When Dr. Charles Holmes left the office of the U.S. Global AIDS Coordinator to come to Zambia at the end of 2012, he had a plan that was both modest and ambitious. He was going to use what he had learned as Chief Medical Officer for the world’s largest program dedicated to a single disease, and build the impact of a local program in a resource-challenged country addressing a spectrum of health issues.
Even before his work for the President’s Emergency Plan for AIDS Relief (PEPFAR), he had been a believer in the combined power of medicine and management. Having witnessed the devastation of Malawi’s AIDS epidemic at a time when treatment was saving lives in the U.S., but not in Africa, he had studied, and helped prove the value of cost-effectiveness analysis both in building health responses, and in building support for them. At PEPFAR, his responsibilities had included not only ARV treatment and PMTCT programs, but programs providing care and support for patients before treatment, and TB programs. He had helped introduce implementation science – the science of analyzing goals, costs, and outcomes – to maximize the reach and effectiveness of PEPFAR programs. He also had headed the program’s first Scientific Advisory Board which provided input on evidence supporting the value of PEPFAR investments.
Now, he wanted to see the principles that had brought life-saving medicine to people around the world at work on the ground every day, and make the difference a lasting one. He wanted – he told the CIDRZ staff when he arrived – “to write the next great chapter in the response to HIV and broader health issues.”
He took the role of Chief Executive Officer of CIDRZ at a turning point. Three years earlier, international organisations providing services through their own programs with PEPFAR support had been given a deadline to turn those programs over to local control, with local boards and management teams that are at least 75 percent local. That deadline had passed when Holmes landed in Lusaka, where CIDRZ is based. CIDRZ had been started a decade earlier by researchers from the University of Alabama. Recently, its in-country leadership had returned to the U.S., to another university. Holmes found a nascent organisation, independent since 2011, and struggling to gain the confidence of donors.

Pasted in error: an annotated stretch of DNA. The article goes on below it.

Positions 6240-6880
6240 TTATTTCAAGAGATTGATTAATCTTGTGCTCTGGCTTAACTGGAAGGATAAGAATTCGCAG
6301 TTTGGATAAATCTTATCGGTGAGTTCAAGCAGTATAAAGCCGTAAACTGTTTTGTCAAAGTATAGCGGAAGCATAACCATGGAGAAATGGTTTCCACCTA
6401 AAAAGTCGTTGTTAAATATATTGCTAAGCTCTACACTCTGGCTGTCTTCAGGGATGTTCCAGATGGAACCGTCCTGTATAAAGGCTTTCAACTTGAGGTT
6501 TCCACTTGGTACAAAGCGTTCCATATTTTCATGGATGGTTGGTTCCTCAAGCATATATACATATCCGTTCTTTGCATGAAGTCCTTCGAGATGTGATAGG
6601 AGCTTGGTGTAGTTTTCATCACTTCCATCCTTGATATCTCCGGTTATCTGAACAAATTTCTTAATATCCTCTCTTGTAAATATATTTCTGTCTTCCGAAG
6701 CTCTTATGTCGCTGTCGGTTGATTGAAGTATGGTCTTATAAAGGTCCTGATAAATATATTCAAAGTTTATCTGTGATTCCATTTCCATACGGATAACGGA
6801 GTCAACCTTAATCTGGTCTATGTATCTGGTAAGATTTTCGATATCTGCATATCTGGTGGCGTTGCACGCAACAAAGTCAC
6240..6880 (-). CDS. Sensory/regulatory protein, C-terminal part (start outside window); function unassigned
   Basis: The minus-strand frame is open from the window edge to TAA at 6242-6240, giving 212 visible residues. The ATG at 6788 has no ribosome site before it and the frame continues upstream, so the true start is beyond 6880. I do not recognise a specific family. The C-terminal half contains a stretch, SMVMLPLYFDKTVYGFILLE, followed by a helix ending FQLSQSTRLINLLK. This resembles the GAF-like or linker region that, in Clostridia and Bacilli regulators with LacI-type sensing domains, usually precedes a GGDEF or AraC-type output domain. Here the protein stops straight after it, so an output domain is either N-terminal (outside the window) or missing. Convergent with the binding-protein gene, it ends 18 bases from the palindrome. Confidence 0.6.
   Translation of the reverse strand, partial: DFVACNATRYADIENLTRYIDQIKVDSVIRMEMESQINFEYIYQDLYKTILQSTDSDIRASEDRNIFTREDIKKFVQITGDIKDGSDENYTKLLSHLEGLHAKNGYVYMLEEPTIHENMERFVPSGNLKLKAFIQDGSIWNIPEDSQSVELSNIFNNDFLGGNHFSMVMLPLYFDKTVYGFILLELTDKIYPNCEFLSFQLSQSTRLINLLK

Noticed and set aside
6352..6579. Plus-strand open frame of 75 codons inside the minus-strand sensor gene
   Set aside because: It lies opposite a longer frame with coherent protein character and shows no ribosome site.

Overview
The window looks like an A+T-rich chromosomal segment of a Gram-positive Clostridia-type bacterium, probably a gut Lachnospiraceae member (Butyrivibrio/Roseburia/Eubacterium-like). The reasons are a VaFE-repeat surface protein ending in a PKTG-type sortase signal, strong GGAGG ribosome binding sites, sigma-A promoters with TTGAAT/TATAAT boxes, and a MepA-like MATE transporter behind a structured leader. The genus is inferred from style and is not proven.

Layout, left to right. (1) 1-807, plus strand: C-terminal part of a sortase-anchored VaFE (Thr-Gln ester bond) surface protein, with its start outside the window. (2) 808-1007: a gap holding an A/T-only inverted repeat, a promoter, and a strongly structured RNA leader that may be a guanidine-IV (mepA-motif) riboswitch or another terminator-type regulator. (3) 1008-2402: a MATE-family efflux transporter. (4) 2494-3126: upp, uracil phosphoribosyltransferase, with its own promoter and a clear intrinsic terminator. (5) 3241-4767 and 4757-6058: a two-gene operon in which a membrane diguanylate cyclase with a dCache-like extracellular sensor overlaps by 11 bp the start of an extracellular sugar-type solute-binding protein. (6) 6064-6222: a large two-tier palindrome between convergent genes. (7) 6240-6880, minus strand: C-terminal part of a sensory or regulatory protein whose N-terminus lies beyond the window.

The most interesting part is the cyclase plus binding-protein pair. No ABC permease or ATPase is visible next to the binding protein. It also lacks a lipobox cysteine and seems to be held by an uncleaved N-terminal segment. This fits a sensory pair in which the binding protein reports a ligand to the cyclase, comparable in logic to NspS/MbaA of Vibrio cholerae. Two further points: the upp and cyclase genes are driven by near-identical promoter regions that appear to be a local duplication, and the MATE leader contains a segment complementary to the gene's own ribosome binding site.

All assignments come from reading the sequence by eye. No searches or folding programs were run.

“The first order of business was to build a foundation of stability,” Holmes said recently. With the animation some people show when they talk about art, literature, or popular culture Holmes lights up when he talks about establishing order. CIDRZ went through a series of audits, and with the help of funders, it underwent a governance review to find out what needed to be done. It upgraded its management technology. It recruited board members with proven records, drawing “on the strongest business and medical leadership in the country.” That meant getting referrals, checking references, looking at the performance of organisations for which prospective members had previously served on the boards.
The board now has six local board members, including a leader of the Zambian national pension authority leading the Investment Committee, and three international members, including Dr Eric Goosby, former U.S. Global AIDS Coordinator, and now United Nations Special Envoy on Tuberculosis. Dr Izukanji Sikazwe, a Zambian physician who earned her medical degree in Zambia before going on for internal medicine and infectious diseases training in the U.S. is CIDRZ’s deputy chief executive officer.
“This is what a local organisation looks like,” Holmes said.
Building relationships with the government, to ensure its continued commitment and ongoing investment was critical, Holmes said, but so was clarifying, and diversifying its relationship with external partners, to ensure its autonomy and control over work agreements. “The payoff,” he said, “we have gained the confidence of donors.” CIDRZ has been granted an Equivalency Determination that allows donors to treat it as a U.S. nonprofit, above the level of reporting required of overseas organisations.
In the last year the past and the present came together, with a grant from the Bill and Melinda Gates Foundation to launch the “BetterInfo” study. The study will trace ARV treatment patients, learn their outcomes, and the factors surrounding those outcomes, with a goal of helping programs and facilities understand reasons patients are lost to follow up care, and meet their needs. The idea for the study had its genesis in a PEPFAR Scientific Advisory Board presentation by physician researcher Elvin Geng, who has focused in recent years on finding local reasons for care outcomes.
Word on another grant is pending. In time, Holmes pictures CIDRZ continuing to advance, and eventually without him. “It takes time and energy, but what a great development spillover if you can take the time to do that right,” he said. “If donors and others take the time to appreciate the local environment, you can elevate an organisation.”
Author: Antigone Barton, Center for Global Health Policy